The humanitarian crisis in Somalia continues to be one of the most complex, fragile and protracted in the world. At least 5.2 million people are in need of humanitarian assistance through 2021, due to the impact of recurrent climatic shocks, armed conflict and insecurity, protracted displacement, political and socioeconomic factors, amid the global COVID-19 pandemic. About 2.6 million people live in protracted displacement. Flooding in 2020 has affected nearly 1.6 million people, including 35 killed and 716,000 displaced; destroyed farmland and infrastructure and increased the risk of water-borne diseases. The number of people facing food insecurity (IPC Phase 3 or higher) is expected to rise from 1.3 million in September to about 2.1 million through December, in the absence of humanitarian assistance. About 849,900 children under the age of five years face acute malnutrition between September 2020 and August 2021. A desert locust infestation since January has affected 685,000 people, mainly in riverine areas and northern Bay, Bakool, agropastoral livelihood zones.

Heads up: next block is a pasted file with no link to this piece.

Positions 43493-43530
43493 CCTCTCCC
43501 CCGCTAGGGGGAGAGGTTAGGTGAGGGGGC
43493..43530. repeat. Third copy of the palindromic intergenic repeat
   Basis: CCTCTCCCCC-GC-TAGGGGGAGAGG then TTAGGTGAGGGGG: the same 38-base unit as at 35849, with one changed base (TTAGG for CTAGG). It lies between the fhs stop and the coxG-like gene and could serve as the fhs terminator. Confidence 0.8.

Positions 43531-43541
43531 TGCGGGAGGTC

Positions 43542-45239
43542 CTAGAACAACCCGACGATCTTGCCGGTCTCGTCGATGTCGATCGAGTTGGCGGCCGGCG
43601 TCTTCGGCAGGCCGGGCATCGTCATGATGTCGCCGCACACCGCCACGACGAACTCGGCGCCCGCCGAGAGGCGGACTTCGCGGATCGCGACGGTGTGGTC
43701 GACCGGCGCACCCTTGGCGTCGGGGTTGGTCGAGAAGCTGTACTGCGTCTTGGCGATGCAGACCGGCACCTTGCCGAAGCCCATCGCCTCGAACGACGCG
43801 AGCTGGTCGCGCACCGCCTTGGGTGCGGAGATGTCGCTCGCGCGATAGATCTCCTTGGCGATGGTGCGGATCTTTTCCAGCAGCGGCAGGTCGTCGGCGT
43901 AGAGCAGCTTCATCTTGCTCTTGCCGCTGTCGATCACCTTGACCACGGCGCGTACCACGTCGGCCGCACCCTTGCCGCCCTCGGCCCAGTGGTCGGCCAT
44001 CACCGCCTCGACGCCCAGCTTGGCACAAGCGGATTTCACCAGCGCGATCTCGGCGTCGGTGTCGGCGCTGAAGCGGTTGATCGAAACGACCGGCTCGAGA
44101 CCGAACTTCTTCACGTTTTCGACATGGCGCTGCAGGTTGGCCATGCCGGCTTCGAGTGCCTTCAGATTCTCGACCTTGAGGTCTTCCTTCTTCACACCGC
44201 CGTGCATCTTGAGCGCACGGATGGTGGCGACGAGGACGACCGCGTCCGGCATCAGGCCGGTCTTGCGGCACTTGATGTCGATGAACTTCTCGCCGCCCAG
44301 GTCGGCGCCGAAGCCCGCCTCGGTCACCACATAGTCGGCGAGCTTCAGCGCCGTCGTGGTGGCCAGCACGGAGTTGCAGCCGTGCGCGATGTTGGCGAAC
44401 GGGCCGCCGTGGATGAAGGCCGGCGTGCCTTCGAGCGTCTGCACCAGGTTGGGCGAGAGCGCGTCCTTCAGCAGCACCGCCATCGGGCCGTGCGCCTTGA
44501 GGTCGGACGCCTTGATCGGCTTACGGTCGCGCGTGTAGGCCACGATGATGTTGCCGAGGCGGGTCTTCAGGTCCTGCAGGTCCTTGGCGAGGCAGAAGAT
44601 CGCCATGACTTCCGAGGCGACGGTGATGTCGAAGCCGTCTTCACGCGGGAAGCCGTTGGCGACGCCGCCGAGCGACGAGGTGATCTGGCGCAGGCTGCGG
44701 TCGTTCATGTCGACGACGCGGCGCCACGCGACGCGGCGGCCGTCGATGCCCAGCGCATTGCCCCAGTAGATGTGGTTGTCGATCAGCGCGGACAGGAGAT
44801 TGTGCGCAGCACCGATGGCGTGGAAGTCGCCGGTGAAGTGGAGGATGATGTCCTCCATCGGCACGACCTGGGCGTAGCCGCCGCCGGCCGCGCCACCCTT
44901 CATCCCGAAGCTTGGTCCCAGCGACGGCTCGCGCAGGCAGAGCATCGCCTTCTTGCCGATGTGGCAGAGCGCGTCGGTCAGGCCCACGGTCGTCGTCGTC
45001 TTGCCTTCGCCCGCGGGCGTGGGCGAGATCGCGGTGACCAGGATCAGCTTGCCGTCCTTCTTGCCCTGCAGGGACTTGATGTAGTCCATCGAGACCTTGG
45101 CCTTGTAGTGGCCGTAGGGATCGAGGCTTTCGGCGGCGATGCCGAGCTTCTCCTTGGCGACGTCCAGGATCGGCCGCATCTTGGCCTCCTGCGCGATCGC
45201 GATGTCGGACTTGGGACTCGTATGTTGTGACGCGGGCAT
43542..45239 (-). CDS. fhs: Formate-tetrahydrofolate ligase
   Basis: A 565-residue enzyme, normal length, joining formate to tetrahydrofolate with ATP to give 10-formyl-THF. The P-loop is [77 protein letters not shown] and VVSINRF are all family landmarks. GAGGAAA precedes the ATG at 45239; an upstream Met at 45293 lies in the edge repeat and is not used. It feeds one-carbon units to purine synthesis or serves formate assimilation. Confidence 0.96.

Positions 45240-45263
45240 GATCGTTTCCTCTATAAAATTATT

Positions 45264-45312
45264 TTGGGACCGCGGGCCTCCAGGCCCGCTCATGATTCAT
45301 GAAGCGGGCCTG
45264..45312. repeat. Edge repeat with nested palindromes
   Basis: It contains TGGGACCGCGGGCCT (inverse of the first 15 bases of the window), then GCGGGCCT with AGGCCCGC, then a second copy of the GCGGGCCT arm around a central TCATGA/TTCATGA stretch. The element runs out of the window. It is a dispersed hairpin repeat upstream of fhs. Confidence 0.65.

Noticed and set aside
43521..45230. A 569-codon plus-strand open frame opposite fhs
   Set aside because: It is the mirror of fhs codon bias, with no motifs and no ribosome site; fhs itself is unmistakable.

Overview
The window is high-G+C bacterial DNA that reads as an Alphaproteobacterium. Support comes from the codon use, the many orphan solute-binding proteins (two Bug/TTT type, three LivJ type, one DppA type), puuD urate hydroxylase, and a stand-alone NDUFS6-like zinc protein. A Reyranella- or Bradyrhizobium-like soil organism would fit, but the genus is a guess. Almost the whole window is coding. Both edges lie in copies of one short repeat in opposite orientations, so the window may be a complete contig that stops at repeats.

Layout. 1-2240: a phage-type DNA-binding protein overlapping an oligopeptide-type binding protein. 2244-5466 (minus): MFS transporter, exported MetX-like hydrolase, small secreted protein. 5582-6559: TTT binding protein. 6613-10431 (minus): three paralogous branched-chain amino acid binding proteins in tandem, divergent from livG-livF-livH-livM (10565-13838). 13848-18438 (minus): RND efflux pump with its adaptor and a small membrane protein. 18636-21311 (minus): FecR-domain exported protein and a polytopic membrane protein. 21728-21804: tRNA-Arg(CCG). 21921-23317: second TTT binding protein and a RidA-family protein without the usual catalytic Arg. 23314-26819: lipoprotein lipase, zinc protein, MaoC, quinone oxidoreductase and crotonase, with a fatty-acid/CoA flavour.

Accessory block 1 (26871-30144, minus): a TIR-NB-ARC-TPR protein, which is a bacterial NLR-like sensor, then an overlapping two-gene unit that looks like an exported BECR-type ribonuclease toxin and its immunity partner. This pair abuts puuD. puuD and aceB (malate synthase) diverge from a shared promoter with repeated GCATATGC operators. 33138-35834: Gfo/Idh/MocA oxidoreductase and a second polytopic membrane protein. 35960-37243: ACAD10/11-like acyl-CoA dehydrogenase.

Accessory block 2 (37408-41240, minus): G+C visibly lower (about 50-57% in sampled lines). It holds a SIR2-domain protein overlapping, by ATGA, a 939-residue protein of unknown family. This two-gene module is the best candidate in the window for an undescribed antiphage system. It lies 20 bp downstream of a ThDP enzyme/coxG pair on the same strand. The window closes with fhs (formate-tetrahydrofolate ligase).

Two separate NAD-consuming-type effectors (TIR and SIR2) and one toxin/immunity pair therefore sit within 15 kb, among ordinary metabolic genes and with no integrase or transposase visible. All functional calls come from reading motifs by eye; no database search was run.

Despite operational and access challenges, humanitarian partners have as of September reached over 2.3 million people (87 per cent) out of a target of 3 million. While $618 million (61 per cent) has been received under the $1.01 billion Humanitarian Response Plan as of 28 October, funding per sector remains disproportionate, with more than half of the clusters receiving less than 35 per cent of required funding.
- UN Office for the Coordination of Humanitarian Affairs
- To learn more about OCHA's activities, please visit https://www.unocha.org/.